Developing an integrated e-health system in Croatia to drive care improvements
- Rising burden of chronic disease.
- Lack of standardization in care quality.
- Disparities in access to health services.
- Concentration of care in higher-level settings.
- Inefficiencies in service delivery due to misaligned incentives and a lack of monitoring.
- An electronic Central Health Information System (CEZIH) was introduced by the government to connect stakeholders and provide real-time data on patients and providers.
- A strong government commitment and top-down leadership established the necessary conditions for the widespread adoption of e-health.
- Data collected through the e-health system helped drive performance improvements.
- A new payment model for primary care providers was introduced and realigned financial incentives encouraged positive changes in clinical practice.
- Ongoing trainings supported providers to uptake and capitalize on new technologies.
- A patient e-portal helped engage patients in their own care.
In the mid-1990s, health outcomes in Croatia ranked below EU averages and a growing burden of chronic disease was observed. A lack of quality control structures contributed to suboptimal health outcomes, plus access, quality and efficiency disparities in the delivery of health services. Furthermore, misaligned payment incentives contributed to the overprovision of care in secondary and tertiary settings, limiting focus on health promotion and disease prevention and driving up care costs.
Strengthening information flows for health services became a national priority for Croatia. In the early 2000s, the Ministry of Health initiated the development of an electronic Central Health Information System (CEZIH) to connect stakeholders and provide real-time data on patients and providers. Under managerial oversight from the Health Insurance Fund, CEZIH was introduced in 2007. Upon its launch, use of CEZIH by primary care providers was mandatory; incorporation of providers’ service payments into the system necessitated its timely uptake. The provision of ad hoc trainings and free software for providers also supported the adoption and widespread use of CEZIH. All 2300 general practice offices, as well as more than 2500 primary care offices, 1100 pharmacists, 100 primary care diagnostic labs and 800 outpatient specialists are now connected through CEZIH, allowing for greater coordination among providers and improved continuity of care. Numerous technological applications have been developed within CEZIH to improve efficiency, such as e-prescriptions, e-referrals and e-waiting lists. An e-citizens portal allows patients to interact with CEZIH and an additional portal for providers offers professional development and networking opportunities. Facilitated by CEZIH, a new payment model for primary care providers was introduced in 2013 to incentivize care improvements, promote the development of group practices and encourage service delivery in lower-level settings. Efforts to strengthen data collection for improved performance monitoring are ongoing. At present, significant progress has been made towards achieving the government’s vision of an open, connected and interactive e-health system. Further development of e-health is a current priority for the Ministry of Health, as detailed in the National Health Care Strategy 2012–2020. Integration of hospital providers into CEZIH is underway and an e-discharge application and electronic health records are currently being piloted.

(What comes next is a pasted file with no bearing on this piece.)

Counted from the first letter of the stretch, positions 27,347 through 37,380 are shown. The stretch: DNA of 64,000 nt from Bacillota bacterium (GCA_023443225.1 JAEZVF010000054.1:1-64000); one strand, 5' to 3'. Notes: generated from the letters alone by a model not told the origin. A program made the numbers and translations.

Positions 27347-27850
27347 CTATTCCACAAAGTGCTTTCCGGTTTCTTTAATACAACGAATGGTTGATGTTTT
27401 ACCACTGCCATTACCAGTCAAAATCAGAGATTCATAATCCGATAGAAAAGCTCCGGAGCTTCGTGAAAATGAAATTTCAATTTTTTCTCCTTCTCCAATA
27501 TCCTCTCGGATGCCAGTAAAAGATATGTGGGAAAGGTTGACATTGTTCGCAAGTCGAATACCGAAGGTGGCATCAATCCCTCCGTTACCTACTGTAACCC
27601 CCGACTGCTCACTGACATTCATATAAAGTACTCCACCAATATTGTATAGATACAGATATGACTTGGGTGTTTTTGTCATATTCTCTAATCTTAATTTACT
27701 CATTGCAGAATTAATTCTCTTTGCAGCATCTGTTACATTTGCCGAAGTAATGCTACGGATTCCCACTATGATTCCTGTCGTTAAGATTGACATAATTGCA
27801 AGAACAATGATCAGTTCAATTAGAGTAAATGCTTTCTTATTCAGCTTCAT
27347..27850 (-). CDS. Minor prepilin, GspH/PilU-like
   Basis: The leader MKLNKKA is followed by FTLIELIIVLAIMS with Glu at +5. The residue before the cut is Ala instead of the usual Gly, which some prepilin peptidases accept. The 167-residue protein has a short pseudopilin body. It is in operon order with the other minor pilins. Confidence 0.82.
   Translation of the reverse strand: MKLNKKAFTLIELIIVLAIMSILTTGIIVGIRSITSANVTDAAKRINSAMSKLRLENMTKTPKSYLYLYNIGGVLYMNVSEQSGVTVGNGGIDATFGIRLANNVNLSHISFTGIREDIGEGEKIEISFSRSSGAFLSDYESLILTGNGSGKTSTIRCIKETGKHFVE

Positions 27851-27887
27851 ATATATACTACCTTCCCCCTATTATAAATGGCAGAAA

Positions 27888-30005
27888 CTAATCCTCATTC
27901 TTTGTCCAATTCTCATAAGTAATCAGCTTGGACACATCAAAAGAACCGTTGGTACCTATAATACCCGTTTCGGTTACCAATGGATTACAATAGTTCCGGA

Fully implemented and scaled up
CEZIH was initiated in a top-down approach led by the Ministry of Health. The Ministry developed the necessary political and legislative framework to drive change through aligning incentive structures, making resources available and mandating the uptake of CEZIH. The Health Insurance Fund was appointed to manage implementation and coordinate necessary stakeholders; a new department for information technology was established within the Fund to develop applications for CEZIH.
The integration of information systems across primary care has been completed and CEZIH records all prescriptions, referrals, laboratory reports and visit summaries at the primary level. Digitalizing referral and prescription processes has resulted in greater efficiency and has generated cost savings estimated at €2 million. As the use of e-health continues to grow and develop, further quality and efficiency improvements are anticipated.
This case was prepared as part of a larger effort by the WHO Regional Office for Europe and published (2016) in the document, "Lessons from transforming health services delivery: Compendium of initiatives in the WHO European Region".
© Copyright World Health Organization (WHO), 2016
The methodology used for the development of this case is slightly different from the templates used on the IntegratedCare4People web platform, in particular in the analysis of enabling factors and barriers to change.
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Croatian Health Insurance Fund